The Mask of Apollo
First edition, 1966
|Cover artist||Claire Williams|
|Publisher||Longmans, Green & Co, London; Pantheon, New York|
Published in English
|ISBN||978-0-09-946941-4 (Arrow paperback UK 2004 edition)|
The Mask of Apollo is a historical novel written by Mary Renault. Set in the ancient Greek world during the 4th century BC, the novel is written as the first-person narrative of a fictional character, Nikeratos (or 'Niko'), an actor. Throughout his professional life and his work in Syracuse and Athens, Nikeratos meets several historical characters and becomes a witness (and sometimes a marginal participant) in the political conflicts of Syracuse.
Involved from early childhood in the theatre, the Athenian-born Nikeratos grows into a successful actor through his performance in tragedies. During his formative period, he meets the philosopher Plato and Dion, a respected politician from Syracuse and brother-in-law to the city's tyrannical ruler Dionysios the Elder. Nikeratos frequents Plato's academy and grows to appreciate his wisdom, though he also discerns that Plato and Dion are somewhat more idealistic than practical in their views on humanity and government.
Nikeratos sails for Syracuse as part of a theatre troupe, but upon arrival receives the news that Dionysios. their patron, has just died. Nikeratos chooses to remain in Syracuse despite the dangerous political climate and as a result meets and makes a favourable impression upon the city's new ruler, Dionysios the Younger. While Dionysios is not the brutal tyrant his father was, he is still a young, dissolute and politically inept ruler, and Dion invites Plato to serve as a teacher to Dionysios; the two hope to mould him into a philosopher-king based upon Platonic ideals.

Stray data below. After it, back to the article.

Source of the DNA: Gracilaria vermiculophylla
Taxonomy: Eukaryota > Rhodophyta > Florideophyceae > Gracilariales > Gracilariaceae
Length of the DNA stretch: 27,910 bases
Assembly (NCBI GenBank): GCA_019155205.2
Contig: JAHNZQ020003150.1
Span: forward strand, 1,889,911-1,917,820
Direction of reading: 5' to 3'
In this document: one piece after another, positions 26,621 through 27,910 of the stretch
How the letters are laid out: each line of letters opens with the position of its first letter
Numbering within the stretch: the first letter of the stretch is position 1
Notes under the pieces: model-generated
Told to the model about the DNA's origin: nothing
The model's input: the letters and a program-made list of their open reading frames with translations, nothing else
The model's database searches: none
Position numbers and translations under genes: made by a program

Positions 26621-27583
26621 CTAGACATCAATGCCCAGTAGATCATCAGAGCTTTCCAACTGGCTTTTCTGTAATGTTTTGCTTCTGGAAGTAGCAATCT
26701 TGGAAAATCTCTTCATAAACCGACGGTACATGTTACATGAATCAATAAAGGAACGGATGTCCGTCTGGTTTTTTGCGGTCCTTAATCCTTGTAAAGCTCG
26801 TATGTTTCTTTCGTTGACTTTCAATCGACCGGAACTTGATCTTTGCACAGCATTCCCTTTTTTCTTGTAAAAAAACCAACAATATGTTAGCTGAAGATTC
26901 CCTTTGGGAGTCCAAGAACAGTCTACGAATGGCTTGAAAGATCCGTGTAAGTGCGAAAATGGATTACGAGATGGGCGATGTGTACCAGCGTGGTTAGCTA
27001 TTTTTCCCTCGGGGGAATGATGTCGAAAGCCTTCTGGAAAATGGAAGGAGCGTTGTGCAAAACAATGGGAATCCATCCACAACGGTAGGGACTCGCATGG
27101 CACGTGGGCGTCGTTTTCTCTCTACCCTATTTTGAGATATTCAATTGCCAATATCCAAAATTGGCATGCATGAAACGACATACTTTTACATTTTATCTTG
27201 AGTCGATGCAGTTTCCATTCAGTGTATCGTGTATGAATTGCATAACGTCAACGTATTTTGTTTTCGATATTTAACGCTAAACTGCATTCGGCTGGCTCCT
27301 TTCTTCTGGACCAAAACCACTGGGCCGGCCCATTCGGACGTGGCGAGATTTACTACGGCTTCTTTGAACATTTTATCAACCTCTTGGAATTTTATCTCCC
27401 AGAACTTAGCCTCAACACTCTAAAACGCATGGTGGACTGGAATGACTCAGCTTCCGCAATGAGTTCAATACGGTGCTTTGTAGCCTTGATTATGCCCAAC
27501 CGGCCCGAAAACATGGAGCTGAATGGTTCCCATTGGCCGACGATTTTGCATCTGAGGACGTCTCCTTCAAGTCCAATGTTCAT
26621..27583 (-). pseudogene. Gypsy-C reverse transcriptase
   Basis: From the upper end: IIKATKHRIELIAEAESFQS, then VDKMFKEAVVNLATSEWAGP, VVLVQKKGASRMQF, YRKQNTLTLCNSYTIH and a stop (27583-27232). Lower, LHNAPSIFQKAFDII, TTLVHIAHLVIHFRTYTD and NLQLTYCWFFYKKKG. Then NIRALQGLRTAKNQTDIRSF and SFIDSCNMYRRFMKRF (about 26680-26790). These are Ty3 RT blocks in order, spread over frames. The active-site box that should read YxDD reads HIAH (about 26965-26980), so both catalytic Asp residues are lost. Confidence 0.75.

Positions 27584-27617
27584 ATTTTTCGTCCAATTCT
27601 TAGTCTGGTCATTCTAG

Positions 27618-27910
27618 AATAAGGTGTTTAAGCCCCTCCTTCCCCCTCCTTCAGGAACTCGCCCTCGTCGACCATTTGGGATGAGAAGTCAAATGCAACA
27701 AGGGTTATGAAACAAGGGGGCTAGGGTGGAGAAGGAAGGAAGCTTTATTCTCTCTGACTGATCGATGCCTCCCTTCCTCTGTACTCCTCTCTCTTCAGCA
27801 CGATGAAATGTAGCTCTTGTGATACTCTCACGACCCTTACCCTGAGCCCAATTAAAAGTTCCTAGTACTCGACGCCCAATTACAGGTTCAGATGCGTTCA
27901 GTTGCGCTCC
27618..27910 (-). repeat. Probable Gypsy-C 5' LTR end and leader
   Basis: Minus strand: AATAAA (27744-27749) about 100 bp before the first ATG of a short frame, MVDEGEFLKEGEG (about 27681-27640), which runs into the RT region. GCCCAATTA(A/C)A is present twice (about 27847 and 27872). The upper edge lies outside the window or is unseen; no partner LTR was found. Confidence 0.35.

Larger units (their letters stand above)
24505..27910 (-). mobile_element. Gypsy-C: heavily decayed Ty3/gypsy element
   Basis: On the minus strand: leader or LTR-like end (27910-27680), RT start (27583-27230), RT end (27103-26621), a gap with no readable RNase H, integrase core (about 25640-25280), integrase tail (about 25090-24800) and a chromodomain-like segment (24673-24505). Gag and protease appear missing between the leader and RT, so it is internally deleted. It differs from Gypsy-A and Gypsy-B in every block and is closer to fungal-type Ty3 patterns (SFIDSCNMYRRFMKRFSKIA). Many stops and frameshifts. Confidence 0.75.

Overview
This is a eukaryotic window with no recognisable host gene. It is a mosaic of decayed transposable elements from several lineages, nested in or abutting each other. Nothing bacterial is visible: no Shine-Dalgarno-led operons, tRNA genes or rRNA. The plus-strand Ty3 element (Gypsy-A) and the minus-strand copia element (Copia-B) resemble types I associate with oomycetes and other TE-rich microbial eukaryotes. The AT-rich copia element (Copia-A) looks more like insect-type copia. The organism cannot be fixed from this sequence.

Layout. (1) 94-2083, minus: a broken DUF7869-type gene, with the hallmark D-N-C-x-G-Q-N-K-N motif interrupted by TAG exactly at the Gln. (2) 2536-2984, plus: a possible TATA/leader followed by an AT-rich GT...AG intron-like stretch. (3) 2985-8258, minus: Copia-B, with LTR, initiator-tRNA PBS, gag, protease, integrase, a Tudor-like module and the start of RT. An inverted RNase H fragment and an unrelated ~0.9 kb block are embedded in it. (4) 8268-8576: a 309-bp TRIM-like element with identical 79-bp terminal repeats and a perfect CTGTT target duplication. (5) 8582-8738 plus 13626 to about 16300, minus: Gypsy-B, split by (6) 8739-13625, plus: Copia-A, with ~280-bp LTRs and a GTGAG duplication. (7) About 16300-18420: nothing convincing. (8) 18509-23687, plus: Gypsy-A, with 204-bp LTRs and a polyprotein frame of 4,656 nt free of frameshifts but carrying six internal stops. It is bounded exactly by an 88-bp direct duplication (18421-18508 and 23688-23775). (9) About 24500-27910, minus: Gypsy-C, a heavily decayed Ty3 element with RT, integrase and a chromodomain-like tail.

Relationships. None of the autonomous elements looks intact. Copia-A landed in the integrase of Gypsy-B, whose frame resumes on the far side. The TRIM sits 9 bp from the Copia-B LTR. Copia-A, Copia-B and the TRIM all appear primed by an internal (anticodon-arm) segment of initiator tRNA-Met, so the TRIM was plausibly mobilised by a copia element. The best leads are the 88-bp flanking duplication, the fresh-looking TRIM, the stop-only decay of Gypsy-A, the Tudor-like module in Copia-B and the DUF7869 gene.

While Dionysios wants Plato's approval, he makes only half-hearted efforts to reform either his own luxurious lifestyle or the Syracusan government. Part of this is due to his own nature, but other factors also inhibit reform, such as Syracuse's large and oppressive mercenary force, who are necessary to counter Carthaginian aggression, and the Syracusan people themselves, who have become politically enfeebled under Dionysios the Elder's long rule. As a result, the somewhat-elitist Dion is eventually exiled due to the machinations of his populist rival Philistos, a loyal but corrupt supporter of Dionysios.
During these years Nikeratos enjoys a prosperous and successful career acting in Syracuse and mainland Greece. He becomes a lifelong friend and mentor to a promising young actor named Thettalos while keeping informed about events in Syracuse and Plato's life there.
When Dionysios confiscates Dion's estates and gives his wife to another man, Dion returns with an army and captures most of Syracuse while Dionysios' loyalists hold out on the island citadel of Ortygia. In the ensuing fighting Syracuse is brutally ravaged before Dion finally gains the upper hand; Philistos is killed by the vengeful citizenry and Dionysios flees to live out his remaining years in exile. But while Dion is initially welcomed as a liberator by the Syracusans, his attempts at reform prove unpopular and he is eventually assassinated and succeeded by Callippus, an ambitious and unscrupulous pupil of Plato.
In the novel's final chapter, a dozen years after Dion's downfall, Nikeratos encounters the young Alexander the Great and wistfully rues that Plato never had the chance to tutor Alexander, who might have pursued Plato's social ideals with far greater success than Dionysios.